The above preview is unformatted text

This student written piece of work is one of many that can be found in our GCSE Green Plants as Organisms section.

Found what you're looking for?

  • Start learning 29% faster today
  • 150,000+ documents available
  • Just £6.99 a month

Not the one? Search for your essay title...
  • Join over 1.2 million students every month
  • Accelerate your learning by 29%
  • Unlimited access from just £6.99 per month

See related essaysSee related essays

Related GCSE Green Plants as Organisms essays

  1. Mangrove Soil Analysis

    This is in accordance with the low pH of the Trinity Beach Sample. Conclusion: Bacteria and fungi growth is predominatly determined by the pH levels of the soil. Summary: Different soil types have individual characteristics which in turn affect the vegetation growth in that particular soil.

  2. Investigating the effect of temperature on the rate of photosynthesis

    When GP cannot be made the Calvin cycle cannot be completed, therefore the dark stage of photosynthesis cannot occur, releasing less and less oxygen. My graphs for both my group and the class average generally follow this pattern; therefore I correctly predicted the effect of temperature on the rate of photosynthesis.

  1. Experiment to Investigate the Effect of Temperature on the Rate of Photosynthesis in Elodea.

    * Light wavelength - An action spectrum is the rate of a physiological activity plotted against wavelength of light. In 1881, the German plant physiologist T. W. Engelmann placed a filamentous green alga under the microscope and illuminated it with a tiny spectrum of visible light.

  2. Investigating the effect of Light Intensity on Elodea.

    Looking at graph 1, it is obvious that when the distance of the lamp from the Elodea is at its shortest length (5cm), the average number of bubbles is 64 bubbles per min with a light intensity of 0.04 lux.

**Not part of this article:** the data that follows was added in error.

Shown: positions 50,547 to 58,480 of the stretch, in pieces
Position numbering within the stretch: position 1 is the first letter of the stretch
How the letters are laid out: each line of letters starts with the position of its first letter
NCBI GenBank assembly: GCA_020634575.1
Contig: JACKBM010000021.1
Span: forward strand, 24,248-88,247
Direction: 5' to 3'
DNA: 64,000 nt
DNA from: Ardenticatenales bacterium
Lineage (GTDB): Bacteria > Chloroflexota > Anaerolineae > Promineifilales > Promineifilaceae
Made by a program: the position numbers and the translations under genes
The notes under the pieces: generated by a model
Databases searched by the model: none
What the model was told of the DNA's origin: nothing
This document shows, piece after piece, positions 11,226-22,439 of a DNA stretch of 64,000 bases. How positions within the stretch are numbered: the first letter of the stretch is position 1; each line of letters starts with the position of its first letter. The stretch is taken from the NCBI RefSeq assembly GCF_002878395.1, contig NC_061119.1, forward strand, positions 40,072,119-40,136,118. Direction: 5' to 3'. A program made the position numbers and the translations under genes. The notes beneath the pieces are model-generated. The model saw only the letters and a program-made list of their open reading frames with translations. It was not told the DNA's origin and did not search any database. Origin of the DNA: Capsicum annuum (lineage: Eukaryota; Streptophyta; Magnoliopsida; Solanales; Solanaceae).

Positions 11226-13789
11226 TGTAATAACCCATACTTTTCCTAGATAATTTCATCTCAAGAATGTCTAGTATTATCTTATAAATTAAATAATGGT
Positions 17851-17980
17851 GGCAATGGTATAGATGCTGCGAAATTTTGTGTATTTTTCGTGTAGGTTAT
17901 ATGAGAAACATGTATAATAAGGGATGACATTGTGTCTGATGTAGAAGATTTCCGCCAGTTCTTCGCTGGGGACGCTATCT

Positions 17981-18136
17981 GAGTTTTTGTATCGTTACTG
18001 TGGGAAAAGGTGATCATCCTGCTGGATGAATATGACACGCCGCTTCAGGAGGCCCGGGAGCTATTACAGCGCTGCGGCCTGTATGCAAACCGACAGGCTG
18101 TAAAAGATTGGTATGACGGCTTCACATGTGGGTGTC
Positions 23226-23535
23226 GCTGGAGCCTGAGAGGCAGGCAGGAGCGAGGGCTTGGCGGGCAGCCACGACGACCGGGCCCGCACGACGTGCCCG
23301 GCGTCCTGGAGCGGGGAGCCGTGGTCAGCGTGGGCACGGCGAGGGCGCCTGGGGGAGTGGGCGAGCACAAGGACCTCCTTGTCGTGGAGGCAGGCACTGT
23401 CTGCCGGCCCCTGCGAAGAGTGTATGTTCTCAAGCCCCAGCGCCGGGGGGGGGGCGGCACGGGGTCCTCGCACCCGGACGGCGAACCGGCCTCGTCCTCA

1. Investigation To Find The Effect Of Temperature On The Rate Of Photosynthesis Of Elodea.

    The light color can be fixed by using the same lamp throughout the experiment. Carbon Dioxide- CO2 concentration can affect the rate of photosynthesis since the more CO2 in the air, the more CO2 that can diffuse into the leaf.

  2. An Investigation into Species Diversity with distance along a Pingo.

    As they do so they have more energy, which makes it easier for the bonds in the water molecules to be broken, and the reaction occurs at a faster rate. As the temperature of the habitat continues to rise so does the enzyme activity, however this does not go on indefinitely.

  1. The effects of organic effluent from the seweage on the biodiversty in a freshwater ...

    This prevents photosynthesis which makes oxygen. * Use an oxygen meter to measure the oxygen concentration f the second sample and the difference is a a standard measure of BOD. 10. The results obtained will be used to determine if high BOD in organic effluent rich stream area is the reason for the difference in biodiversty(low)

  2. How temperature affects the rate of photosynthesis.

    A moving substance always has kinetic energy and temperature can be responsible for an increase or decrease in kinetic energy. At a low temperature, an enzyme and a substrate molecule will have a low kinetic energy and will be moving slowly.

  • Over 160,000 pieces
    of student written work
  • Annotated by
    experienced teachers
  • Ideas and feedback to
    improve your own work